The Atlantic hurricane season’s peak is approaching, bringing along with it a threat to ongoing oil and gas exploration and production efforts in the Gulf of Mexico. The National Oceanic and Atmospheric Administration is predicting an up to 58% increase in hurricane activity this year over the 30 year average, and with 23% of US oil production situated in the Gulf, this is reason for added attention to safety until the end of October when weather systems originating from Africa and the Caribbean begin to subside.
BP and Marathon Oil both began evacuating offshore facilities in the Gulf yesterday in preparation for possible cyclones this weekend. Weather agencies across the eastern US are keeping a close eye on tropical storm Erin, which may gain strength in the days ahead.
Velda Addison writes:
Oil and gas companies have begun evacuating personnel from facilities in the US Gulf of Mexico (GoM) as a storm approaches.
Evacuation of nonessential personnel from BP’s four production platforms has commenced, and BP-contracted drilling rigs have temporarily stopped operations as a precaution, BP said in an update from its storm center website. However, oil and gas production at BP-operated platforms continued.
“Although Tropical Disturbance #33 became less organized overnight with forecasts suggesting a track across the central Gulf, near several BP facilities, we are now taking additional steps to respond,” BP said. “With safety as our top priority, we will continue to monitor weather conditions closely to determine next steps.”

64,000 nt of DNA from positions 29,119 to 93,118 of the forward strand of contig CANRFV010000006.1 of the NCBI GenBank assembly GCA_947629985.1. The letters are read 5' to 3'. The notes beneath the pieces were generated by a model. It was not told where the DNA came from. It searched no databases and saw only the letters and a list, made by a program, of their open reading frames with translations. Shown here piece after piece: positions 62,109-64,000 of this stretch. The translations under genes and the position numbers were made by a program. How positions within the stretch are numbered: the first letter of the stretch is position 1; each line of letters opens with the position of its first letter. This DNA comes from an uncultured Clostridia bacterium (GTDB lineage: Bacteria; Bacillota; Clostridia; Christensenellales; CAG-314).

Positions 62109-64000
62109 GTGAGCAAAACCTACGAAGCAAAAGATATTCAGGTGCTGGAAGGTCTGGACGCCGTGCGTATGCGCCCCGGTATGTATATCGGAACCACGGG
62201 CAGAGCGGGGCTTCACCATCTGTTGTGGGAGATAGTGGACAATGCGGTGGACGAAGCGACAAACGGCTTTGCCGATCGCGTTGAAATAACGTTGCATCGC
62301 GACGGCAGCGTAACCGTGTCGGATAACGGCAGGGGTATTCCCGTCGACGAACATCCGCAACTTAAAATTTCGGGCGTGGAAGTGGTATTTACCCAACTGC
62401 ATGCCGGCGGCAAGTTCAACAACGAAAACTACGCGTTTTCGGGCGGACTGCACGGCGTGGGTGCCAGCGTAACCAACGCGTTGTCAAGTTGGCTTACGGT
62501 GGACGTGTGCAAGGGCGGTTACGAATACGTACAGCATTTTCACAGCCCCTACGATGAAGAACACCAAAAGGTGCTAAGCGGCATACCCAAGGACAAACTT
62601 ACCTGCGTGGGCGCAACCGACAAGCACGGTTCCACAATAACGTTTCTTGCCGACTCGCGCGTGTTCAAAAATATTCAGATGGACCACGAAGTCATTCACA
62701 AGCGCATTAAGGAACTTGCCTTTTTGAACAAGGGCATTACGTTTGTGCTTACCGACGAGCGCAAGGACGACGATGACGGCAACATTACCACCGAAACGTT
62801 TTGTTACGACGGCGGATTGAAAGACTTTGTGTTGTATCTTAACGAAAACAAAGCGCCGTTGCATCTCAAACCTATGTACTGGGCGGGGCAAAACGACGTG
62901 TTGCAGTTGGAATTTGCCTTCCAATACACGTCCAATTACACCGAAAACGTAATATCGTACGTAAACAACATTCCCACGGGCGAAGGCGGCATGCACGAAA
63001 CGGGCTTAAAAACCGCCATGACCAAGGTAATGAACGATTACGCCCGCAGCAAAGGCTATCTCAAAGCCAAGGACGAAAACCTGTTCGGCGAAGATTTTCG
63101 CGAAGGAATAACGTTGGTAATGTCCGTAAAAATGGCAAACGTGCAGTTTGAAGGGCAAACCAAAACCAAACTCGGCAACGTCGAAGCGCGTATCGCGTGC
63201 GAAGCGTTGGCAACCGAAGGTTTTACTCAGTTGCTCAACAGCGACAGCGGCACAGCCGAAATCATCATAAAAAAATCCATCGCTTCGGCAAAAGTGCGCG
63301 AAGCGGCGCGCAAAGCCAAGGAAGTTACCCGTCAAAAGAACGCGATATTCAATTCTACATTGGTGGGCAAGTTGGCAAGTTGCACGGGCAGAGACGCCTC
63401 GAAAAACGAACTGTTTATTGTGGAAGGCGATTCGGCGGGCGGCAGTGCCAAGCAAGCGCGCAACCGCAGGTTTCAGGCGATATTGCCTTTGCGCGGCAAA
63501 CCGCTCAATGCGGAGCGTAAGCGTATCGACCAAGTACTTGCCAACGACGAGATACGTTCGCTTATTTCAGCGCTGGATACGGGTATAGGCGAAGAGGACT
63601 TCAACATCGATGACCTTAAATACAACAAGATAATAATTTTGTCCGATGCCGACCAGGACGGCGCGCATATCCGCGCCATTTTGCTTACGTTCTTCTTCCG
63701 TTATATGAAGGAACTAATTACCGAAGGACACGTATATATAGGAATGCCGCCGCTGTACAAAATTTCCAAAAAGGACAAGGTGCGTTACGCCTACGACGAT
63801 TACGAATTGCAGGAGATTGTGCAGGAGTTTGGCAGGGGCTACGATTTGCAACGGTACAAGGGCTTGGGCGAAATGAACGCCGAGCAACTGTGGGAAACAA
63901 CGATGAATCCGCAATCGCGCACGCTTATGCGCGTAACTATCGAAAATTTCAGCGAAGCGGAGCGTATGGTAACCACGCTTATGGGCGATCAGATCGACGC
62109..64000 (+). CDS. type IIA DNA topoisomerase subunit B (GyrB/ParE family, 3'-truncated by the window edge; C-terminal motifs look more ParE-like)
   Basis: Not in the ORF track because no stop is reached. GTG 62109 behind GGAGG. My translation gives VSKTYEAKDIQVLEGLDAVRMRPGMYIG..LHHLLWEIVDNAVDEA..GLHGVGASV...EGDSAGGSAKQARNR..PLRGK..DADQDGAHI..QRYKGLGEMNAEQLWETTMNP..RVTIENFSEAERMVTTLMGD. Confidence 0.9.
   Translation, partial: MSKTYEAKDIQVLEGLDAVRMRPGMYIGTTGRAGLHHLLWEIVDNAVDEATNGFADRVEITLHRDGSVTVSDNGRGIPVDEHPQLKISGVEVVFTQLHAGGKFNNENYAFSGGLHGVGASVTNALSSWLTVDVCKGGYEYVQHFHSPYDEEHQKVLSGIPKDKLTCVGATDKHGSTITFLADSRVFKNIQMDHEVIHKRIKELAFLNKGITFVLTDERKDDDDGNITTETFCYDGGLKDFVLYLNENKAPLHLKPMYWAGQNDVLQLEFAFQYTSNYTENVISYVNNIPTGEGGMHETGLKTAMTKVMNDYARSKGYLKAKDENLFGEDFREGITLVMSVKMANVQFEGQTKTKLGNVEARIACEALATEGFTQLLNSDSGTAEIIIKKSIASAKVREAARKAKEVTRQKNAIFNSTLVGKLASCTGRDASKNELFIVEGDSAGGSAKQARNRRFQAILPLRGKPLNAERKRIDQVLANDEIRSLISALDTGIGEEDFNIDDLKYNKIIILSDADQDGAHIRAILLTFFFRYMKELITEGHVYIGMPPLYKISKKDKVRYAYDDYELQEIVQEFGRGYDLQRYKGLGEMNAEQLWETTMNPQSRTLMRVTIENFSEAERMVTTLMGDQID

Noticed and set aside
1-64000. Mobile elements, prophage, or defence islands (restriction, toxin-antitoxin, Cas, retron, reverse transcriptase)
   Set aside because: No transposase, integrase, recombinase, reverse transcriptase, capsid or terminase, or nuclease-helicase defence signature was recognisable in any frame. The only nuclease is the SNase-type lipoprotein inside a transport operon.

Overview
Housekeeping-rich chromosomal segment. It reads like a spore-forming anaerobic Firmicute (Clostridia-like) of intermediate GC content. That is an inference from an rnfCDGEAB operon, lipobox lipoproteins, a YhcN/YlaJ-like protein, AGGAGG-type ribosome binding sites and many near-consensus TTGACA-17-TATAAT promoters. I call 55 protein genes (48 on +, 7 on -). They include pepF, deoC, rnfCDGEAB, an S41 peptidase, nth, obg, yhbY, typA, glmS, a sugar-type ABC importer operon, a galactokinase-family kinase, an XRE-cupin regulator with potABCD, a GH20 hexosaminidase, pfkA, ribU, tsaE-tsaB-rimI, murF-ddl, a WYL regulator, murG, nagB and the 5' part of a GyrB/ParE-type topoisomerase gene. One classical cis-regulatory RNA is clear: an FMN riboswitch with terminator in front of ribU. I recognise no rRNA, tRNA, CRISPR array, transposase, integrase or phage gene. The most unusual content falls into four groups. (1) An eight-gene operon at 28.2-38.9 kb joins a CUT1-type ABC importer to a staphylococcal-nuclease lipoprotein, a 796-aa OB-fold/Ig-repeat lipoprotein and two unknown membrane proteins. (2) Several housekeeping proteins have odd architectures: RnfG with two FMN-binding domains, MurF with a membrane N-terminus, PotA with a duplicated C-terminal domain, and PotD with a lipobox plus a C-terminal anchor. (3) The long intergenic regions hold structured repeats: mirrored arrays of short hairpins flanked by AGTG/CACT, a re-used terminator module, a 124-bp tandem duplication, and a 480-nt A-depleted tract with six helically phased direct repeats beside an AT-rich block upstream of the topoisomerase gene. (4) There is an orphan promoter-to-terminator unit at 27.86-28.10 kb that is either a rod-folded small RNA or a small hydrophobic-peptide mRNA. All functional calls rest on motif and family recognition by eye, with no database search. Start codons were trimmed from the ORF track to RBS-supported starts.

The National Hurricane Center said there is a 50% chance for the system to become a tropical cyclone during the next 48 hours.
Marathon Oil also announced Thursday morning that it is evacuating nonessential personnel from its GoM facility and will continue monitoring the situation. The Ewing Bank platform is located about 209 km (130 miles) south of New Orleans, according to the company’s website.
“Marathon Oil’s operated production has not been impacted at this time,” the company said in a storm update posted on its website.
Meanwhile, Tropical Storm Erin was moving away from the Cape Verde Islands, traveling west-northwest, at 11 a.m. Aug. 15, according to the National Hurricane Center. Forecasts showed the storm continuing in this direction, possibly strengthening during the next 48 hours. Maximum sustained winds, at the time, were near 40 mph.
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